What is the No. 1 weed problem around the world? Nutsedges — and they are formidable foes.
Although commonly called nutsedge, the weeds don’t actually bear a nut, but they do produce small brown tubers with a nutlike appearance. There are two main types of nutsedges: yellow and purple.
Nutsedges are a nuisance because they grow upright rapidly, much faster than grasses. They can cover a large area in a matter of days.
They also are perennial weeds, coming back year after year and making it more difficult to control than typical annual weeds.
The main reason sedges are so difficult to control is because they can reproduce in more than one way.
While nutsedges produce seeds, they are often not viable, so the plants rely on underground tubers and rhizomes, which produce more tubers. This is called vegetative growth, and it is extremely aggressive in sedges.
Sedges can be identified by their triangular, upright stems; their triangular leaf blades; and purple or yellow flower heads.
The spikes of purple nutsedge are dark red to purple to a brown. In addition to yellow spikes, the yellow nutsedge produces gold or brown spikes with lots of flowers.
Nutsedges can be a sign that your soil needs help because they thrive in poorly drained and compacted soils.
The best way to control nutsedge is to be proactive. Make sure your grass is properly fertilized and cut to the right height regularly.
A healthy lawn with good drainage, loose soil and vigorously growing turf grass is the best defense and competition to the nutsedge.
Pulling nutsedge is often ineffective and may make things worse. To effectively control, you must remove the nut growing 6 to 12 inches below ground. If you pull young plants before tubers begin to form, hand pulling can be effective.
Cultivating or tilling nutgrass also is not recommended because it redistributes the rhizomes along with the tubers.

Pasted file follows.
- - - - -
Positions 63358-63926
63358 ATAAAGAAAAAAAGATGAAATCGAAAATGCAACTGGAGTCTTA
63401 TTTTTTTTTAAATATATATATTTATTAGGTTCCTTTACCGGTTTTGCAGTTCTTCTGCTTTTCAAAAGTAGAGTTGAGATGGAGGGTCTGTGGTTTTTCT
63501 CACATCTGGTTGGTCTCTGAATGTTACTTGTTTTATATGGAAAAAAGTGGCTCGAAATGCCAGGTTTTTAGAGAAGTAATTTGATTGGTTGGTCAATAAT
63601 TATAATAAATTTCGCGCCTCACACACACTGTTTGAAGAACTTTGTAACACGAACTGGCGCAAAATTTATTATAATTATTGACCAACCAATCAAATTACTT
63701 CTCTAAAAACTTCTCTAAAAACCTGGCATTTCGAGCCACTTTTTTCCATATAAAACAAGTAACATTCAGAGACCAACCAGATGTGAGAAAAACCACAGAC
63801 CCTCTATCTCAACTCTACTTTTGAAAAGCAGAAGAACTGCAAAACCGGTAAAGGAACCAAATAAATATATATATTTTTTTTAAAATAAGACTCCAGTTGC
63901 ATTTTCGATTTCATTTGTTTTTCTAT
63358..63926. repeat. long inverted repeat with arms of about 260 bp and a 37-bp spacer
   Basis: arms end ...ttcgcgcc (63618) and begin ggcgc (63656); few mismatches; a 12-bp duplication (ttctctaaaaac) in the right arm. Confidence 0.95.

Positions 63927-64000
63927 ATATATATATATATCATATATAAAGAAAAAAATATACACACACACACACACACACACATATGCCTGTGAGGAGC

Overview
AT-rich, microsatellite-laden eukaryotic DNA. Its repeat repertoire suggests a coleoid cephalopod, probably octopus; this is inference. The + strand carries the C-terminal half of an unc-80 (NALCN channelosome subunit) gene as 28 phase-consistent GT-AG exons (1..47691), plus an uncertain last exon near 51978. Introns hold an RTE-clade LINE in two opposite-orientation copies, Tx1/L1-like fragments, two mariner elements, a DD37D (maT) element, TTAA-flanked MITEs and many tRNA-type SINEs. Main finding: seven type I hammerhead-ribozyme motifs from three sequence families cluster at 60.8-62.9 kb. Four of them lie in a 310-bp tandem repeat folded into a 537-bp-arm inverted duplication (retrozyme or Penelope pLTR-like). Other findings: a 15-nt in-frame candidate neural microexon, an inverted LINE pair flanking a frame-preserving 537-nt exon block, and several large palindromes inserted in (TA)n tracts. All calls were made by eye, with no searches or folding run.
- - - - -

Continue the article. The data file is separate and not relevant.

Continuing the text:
However, some research has shown that purple — not yellow — nutsedge can be controlled in summer by cultivating the affected area and withholding moisture, forcing the tubers to dry. However, repeated tilling and drying are required, and this will not be effective in areas where other plants need irrigation.
There also are chemical herbicides labeled for use on nutsedge with names such as Sedgehammer and Sedge Ender. Be sure to read and follow the manufacturer’s label.
For post-emergent herbicides that control both yellow and purple nutsedge, look for active ingredients halosulfuron, sulfosulfuron or imazaquin. For pre-emergent control of yellow nutsedge look for herbicides with the active ingredients metachlor and dimethenamid-p.
Contact herbicides will need to be applied more than once because it will kill the leaves in the first spray but tubers and rhizomes will remain active if you only make a single application.
Consult LSU AgCenter publication numbers 3624-LL and 3624-J for more information on herbicides and proper cultural practices such as cutting heights for specific turfgrasses. You can find these publications by searching for their numbers at LSUAgCenter.com.